CMS Draft Student Assignment Guidelines Raise Profile Of Magnets, Diversity
The CMS board is looking at how to re-draw boundary lines for schools. It’s clear magnets and creating more diversity in schools will have a higher priority than in the current student assignment plan. The board’s policy committee met Thursday to discuss two proposals to guide that process.
These proposals are still vague. They’re drafts of theories behind student assignment. CMS staff compiled them based on comments from the board. The policy committee started discussing them Thursday without any real specifics.
Committee Chairmen Tom Tate said the board won’t have final guidelines for several months. The board plans to send a survey to parents in coming months. The plan would go into effect in 2017-18. Come November, the board will add at least one new face. Three at-large seats are up for grabs.
School options – magnets and neighborhood Schools
This would put magnets on equal footing with home schools. The phrase in the draft is: “The student assignment plan will be built on a foundation of home schools and magnet schools.” Most, if not all, board members have said they want to expand magnets. Over the past couple years, magnets have been playing a bigger role. The district has added several of them and there are plans for improving transportation to them. Under this proposal, even home schools would have some element of specialized program you might see in a magnet. Many of them already do.
CMS has a lot of schools with high concentrations of poverty. Research shows students in schools like that have less of a chance to succeed. Several board members say a new student assignment plan needs to break up these concentrations. The first draft proposal addresses that this way: “the board will make every effort to minimize high concentrations of students from low-income families and high concentrations of low-performing students.” The same would go when prioritizing students in magnet lotteries. The current student assignment plan mentions diversity, but much further down.
Quite a few board members have said increased busing is not an option. There’s the concern that busing kids longer distances would push parents to put their kids in charters or private schools. Transportation didn’t come up at the meeting, but questions about proximity did. This proposal, like the current one, says “Every student will be guaranteed an opportunity to attend a home school within proximity to where he or she lives.”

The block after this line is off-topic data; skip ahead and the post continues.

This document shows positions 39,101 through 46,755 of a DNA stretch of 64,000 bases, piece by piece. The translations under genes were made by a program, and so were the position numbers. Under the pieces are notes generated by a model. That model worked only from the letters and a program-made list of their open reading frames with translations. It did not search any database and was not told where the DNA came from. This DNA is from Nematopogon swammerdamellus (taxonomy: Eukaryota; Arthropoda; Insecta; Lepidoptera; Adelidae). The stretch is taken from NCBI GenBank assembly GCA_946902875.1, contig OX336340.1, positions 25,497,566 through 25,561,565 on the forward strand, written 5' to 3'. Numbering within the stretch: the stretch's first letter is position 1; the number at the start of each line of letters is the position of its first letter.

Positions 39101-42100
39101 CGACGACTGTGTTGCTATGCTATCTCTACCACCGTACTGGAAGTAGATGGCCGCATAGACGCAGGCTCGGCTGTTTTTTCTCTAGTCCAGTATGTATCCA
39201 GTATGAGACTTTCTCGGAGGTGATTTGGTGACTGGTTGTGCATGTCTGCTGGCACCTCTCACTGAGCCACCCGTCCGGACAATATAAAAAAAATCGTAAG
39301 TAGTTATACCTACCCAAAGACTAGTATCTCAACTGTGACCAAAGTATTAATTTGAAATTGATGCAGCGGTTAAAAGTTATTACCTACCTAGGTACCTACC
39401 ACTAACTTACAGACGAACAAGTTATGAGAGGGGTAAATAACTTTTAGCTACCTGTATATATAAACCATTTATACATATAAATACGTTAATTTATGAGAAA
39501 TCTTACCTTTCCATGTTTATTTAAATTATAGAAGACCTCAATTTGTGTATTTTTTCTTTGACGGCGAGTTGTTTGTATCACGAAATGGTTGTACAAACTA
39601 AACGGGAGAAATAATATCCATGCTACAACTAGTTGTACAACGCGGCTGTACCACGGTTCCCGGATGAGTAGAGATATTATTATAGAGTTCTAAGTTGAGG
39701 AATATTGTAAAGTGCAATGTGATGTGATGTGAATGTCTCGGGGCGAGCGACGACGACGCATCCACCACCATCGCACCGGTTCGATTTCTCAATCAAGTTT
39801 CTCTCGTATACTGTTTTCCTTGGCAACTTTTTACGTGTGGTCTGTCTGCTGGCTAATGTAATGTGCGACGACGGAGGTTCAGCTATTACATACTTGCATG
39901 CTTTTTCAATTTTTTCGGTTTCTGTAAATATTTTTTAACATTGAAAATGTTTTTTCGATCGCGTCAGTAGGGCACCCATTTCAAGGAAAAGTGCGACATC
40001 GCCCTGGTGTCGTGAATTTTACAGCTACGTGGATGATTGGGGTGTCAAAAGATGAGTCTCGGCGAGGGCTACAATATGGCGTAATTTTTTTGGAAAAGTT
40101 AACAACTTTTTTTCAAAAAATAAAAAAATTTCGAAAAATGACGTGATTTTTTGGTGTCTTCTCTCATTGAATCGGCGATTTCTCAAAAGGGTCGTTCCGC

Board member Ruby Jones asked, “How are we defining within proximity?” Board members didn’t really get into that. They just acknowledged it’s a tough one. Even now students aren’t assigned to the school closest to them.
Choice within zones
CMS has a saying, “We want all schools to be schools of choice.” That’s really what this would do. The wording in the draft is vague. “We provide every student an opportunity to attend a choice school.” Board member Eric Davis said boundaries divide. He envisions “boundary-less areas where parents have an array of choices.” For example, it could be based on how close the school is to home or learning a language. Students could choose not only to go to a magnet school, but any other home school within a designated area.
Scott McCully who is in charge of student placement at CMS pointed out CMS used a strategy based on a concept like this in 2002-03. CMS divided the county into four areas and students could choose which magnet or home-school they wanted to attend. Parents ranked schools and all students were guaranteed a spot at their home school. But this led to overcrowding at many schools. McCully said another strategy would be to draw smaller zones, including only four or five schools.
Board members’ reaction to proposal
Several of the seven board members in attendance said they’re open to exploring this idea more. Davis said he wants to learn from the district’s “failed attempt in the past.” He noted everybody’s going to remember that and “throw that in our face.” Davis wants to look at other districts that are using the strategy like Hartford, Connecticut and Louisville, Kentucky. Board members wondered whether such a strategy would still guarantee students a place at a school in their community. Board member Rhonda Lennon said she wouldn’t support a plan that does away with that.
Flexible caps for diversity
The draft proposal calls for keeping a school’s level of low-income students at no more than 10 percent higher than the district level whenever possible. CMS estimates 54 percent of students come from low-income families. The draft says, “We will be as creative as possible in doing this.” The board did not get a chance to discuss this. Board member Tom Tate said they might as well slash it off the list, since it doesn’t seem to have much support.
Watch video of the meeting here.